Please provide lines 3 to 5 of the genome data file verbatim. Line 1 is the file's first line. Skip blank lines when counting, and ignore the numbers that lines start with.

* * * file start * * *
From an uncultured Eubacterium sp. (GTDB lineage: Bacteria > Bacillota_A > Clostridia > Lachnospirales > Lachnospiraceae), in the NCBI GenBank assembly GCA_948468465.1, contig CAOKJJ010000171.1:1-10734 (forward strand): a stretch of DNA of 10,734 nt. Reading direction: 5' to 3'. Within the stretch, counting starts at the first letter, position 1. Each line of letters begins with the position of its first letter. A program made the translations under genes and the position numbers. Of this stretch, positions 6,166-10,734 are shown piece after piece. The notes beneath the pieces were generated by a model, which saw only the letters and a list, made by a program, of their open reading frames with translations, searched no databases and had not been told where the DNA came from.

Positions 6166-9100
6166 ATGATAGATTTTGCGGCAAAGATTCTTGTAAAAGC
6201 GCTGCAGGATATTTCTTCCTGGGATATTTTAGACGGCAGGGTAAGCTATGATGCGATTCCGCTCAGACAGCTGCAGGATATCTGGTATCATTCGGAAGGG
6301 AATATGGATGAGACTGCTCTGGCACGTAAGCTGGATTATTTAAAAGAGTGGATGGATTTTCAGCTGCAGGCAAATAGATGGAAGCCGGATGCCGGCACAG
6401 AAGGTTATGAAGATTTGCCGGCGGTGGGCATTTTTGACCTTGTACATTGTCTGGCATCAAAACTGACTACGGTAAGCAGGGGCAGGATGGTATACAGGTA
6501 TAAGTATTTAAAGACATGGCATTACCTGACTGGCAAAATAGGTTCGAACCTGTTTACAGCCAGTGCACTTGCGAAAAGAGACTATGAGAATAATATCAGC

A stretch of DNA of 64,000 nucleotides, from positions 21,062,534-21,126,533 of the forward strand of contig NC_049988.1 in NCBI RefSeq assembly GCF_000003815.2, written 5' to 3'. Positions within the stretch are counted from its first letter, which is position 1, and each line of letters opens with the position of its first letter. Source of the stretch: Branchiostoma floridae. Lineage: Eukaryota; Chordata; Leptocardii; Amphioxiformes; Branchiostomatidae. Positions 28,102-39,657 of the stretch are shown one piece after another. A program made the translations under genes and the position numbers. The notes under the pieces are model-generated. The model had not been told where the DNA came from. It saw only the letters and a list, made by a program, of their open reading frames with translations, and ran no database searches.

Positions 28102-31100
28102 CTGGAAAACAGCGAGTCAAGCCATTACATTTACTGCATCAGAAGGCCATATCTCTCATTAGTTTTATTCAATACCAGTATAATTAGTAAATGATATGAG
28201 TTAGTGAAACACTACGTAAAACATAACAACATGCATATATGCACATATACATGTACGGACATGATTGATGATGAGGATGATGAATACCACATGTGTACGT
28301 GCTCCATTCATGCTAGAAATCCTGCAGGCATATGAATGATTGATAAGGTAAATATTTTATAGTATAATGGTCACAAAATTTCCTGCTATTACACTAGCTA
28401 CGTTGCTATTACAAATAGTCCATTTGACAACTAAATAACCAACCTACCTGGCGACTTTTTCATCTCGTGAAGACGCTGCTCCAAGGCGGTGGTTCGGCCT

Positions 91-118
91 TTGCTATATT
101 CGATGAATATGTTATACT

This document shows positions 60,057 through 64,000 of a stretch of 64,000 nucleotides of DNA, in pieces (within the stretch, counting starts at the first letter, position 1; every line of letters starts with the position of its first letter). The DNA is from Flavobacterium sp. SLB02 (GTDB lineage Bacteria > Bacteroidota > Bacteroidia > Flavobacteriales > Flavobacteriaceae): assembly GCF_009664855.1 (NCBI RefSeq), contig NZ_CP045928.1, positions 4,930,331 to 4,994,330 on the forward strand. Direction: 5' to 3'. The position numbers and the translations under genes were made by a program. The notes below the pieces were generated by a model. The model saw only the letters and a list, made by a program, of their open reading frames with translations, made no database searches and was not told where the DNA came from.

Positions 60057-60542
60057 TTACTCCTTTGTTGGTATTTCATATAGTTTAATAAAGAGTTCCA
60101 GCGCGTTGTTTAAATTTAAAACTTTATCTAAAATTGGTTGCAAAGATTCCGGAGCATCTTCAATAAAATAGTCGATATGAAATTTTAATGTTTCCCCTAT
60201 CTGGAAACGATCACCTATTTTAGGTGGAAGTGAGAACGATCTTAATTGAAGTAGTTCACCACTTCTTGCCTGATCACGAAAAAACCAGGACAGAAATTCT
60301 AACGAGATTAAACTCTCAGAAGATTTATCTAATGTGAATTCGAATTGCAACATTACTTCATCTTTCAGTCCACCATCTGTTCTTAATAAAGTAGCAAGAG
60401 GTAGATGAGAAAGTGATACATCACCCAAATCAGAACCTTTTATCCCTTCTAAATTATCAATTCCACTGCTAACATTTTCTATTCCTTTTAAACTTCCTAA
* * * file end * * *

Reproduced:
6166 ATGATAGATTTTGCGGCAAAGATTCTTGTAAAAGC
6201 GCTGCAGGATATTTCTTCCTGGGATATTTTAGACGGCAGGGTAAGCTATGATGCGATTCCGCTCAGACAGCTGCAGGATATCTGGTATCATTCGGAAGGG
6301 AATATGGATGAGACTGCTCTGGCACGTAAGCTGGATTATTTAAAAGAGTGGATGGATTTTCAGCTGCAGGCAAATAGATGGAAGCCGGATGCCGGCACAG